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Peloton recalls treadmills after reports of a child’s death, multiple injuries

NEW YORK — Peloton is recalling its treadmills, less than a month after denying that they were to blame for the death of a child and the injuries of 29 others.

The company said Wednesday that it will offer full refunds for the treadmills, which cost more than $4,200, and will stop selling them.

The recall comes after the U.S. Consumer Product Safety Commission warned on April 17 that people with children and pets should immediately stop using the Peloton Tread+ treadmill after a child was pulled under it and died. It also posted a video on YouTube, showing a child being pulled under the equipment.

At the time, Peloton pushed back against the safety commission saying the warning was “inaccurate and misleading.” CEO John Foley also said he had “no intention” of recalling the treadmills.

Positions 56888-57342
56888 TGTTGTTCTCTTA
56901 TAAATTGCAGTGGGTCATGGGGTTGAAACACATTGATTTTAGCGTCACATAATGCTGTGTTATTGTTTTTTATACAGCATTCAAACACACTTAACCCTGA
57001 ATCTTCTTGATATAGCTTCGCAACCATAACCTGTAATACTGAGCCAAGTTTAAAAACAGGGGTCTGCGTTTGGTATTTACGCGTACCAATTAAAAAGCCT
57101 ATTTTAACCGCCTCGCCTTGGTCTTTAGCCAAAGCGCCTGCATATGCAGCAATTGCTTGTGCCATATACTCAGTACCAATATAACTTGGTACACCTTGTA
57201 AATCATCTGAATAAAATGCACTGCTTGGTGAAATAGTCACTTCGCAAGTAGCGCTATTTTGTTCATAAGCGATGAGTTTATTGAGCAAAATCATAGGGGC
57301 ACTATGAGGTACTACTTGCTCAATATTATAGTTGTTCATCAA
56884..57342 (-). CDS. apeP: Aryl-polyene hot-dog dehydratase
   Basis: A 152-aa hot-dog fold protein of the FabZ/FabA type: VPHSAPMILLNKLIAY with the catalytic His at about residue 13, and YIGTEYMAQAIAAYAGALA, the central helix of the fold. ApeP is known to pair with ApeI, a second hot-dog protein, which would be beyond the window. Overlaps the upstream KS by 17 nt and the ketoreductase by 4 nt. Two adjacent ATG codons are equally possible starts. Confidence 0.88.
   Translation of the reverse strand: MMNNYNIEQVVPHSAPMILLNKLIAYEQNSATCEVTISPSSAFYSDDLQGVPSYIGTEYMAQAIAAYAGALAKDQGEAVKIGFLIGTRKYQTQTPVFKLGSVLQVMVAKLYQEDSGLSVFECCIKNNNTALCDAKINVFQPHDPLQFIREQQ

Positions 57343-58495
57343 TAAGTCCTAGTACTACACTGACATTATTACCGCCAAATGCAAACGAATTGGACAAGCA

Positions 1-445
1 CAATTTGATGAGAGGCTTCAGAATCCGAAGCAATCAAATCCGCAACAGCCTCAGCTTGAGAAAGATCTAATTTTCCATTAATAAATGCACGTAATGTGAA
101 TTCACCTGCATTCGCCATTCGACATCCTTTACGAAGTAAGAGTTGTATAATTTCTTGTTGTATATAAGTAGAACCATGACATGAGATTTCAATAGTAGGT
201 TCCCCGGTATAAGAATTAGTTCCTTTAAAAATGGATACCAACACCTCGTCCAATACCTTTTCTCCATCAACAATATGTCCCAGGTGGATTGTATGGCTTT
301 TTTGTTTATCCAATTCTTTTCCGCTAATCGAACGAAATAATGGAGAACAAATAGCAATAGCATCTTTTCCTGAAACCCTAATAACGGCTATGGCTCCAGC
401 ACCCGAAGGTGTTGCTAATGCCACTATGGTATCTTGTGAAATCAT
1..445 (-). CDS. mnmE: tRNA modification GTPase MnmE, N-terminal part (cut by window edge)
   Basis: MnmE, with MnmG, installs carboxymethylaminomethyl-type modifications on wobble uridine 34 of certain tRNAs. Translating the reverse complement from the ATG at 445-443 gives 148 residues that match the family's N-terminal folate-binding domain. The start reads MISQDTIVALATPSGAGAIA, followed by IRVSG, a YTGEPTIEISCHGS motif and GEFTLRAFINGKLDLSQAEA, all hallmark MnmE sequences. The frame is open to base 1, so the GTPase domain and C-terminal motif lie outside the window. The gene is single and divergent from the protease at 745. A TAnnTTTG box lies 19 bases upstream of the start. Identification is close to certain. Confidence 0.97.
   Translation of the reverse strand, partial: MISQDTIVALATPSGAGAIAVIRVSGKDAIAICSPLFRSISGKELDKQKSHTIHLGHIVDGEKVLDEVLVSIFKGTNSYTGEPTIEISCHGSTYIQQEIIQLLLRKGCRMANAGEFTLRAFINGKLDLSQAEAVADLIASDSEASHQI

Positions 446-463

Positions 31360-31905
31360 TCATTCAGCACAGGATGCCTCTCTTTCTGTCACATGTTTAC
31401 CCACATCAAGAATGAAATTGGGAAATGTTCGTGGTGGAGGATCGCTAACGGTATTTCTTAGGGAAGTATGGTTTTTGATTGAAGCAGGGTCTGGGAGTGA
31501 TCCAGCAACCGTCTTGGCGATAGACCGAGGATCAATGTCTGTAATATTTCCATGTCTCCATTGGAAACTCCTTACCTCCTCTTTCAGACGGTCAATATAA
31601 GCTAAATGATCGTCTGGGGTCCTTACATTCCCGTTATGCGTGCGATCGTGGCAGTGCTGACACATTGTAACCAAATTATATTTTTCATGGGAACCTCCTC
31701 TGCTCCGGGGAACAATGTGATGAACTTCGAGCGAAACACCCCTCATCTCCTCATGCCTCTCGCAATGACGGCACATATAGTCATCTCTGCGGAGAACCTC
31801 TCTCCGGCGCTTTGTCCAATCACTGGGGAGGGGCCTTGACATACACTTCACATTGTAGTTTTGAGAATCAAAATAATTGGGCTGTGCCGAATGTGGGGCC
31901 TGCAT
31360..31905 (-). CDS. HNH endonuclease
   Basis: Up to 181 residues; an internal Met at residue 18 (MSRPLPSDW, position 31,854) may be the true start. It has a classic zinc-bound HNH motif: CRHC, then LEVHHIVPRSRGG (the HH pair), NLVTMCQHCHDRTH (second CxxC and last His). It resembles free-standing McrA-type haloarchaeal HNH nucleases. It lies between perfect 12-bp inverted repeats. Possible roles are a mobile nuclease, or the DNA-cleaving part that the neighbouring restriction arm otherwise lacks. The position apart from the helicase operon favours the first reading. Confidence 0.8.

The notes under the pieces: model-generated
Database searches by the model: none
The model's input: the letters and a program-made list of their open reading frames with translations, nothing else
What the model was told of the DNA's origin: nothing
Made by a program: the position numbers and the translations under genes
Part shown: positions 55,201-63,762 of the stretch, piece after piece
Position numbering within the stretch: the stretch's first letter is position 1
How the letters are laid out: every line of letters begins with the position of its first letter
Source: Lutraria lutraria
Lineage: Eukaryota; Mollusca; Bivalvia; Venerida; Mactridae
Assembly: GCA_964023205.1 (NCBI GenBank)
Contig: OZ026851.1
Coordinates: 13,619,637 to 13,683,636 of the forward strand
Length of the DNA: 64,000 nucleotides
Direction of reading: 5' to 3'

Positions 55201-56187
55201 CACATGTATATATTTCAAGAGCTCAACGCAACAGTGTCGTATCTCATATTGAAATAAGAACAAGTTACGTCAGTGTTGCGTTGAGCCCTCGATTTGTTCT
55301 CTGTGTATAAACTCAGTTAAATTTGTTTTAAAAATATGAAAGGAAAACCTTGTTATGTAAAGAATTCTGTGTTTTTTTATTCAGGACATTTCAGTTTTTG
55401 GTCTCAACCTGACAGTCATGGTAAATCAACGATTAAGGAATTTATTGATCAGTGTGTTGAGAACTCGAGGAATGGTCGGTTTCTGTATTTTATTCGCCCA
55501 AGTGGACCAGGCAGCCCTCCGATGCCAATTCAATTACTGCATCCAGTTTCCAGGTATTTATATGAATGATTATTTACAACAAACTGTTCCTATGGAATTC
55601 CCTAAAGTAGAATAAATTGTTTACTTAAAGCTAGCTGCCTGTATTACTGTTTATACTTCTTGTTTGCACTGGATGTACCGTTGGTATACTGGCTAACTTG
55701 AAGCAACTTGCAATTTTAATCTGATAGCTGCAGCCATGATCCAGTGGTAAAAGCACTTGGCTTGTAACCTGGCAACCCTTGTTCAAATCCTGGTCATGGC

In a statement Wednesday, Foley apologized and said the company “made a mistake” in its initial response to the safety commission.

Shares of New York-based Peloton Interactive Inc. sunk more than 10% to $86.91 after the recall was announced Wednesday, its second biggest percentage decline.

Peloton is best known for its stationary bikes, but it introduced the treadmill about three years ago and now calls it the Tread+. Sales of Peloton equipment have soared during the pandemic as virus-weary people avoid gyms and workout at home. In the last three months of 2020, the company brought in $1 billion in revenue, more than double what it made the year before.

The safety commission said Wednesday that the child who died after being pulled under the Peloton treadmill was 6 years old.

In all, Peloton said it received 72 reports of adults, kids, pets or other items, such as exercise balls, being pulled under the treadmill. Of those reports, 29 were of children who suffered injuries, including broken bones and cuts.

Those who own the treadmill can get a full refund from Peloton by Nov. 6, 2022. For those that want to keep the treadmill, Peloton said it will move it free of charge to a room where children or pets cannot access it and update the software so a passcode is required to unlock it.

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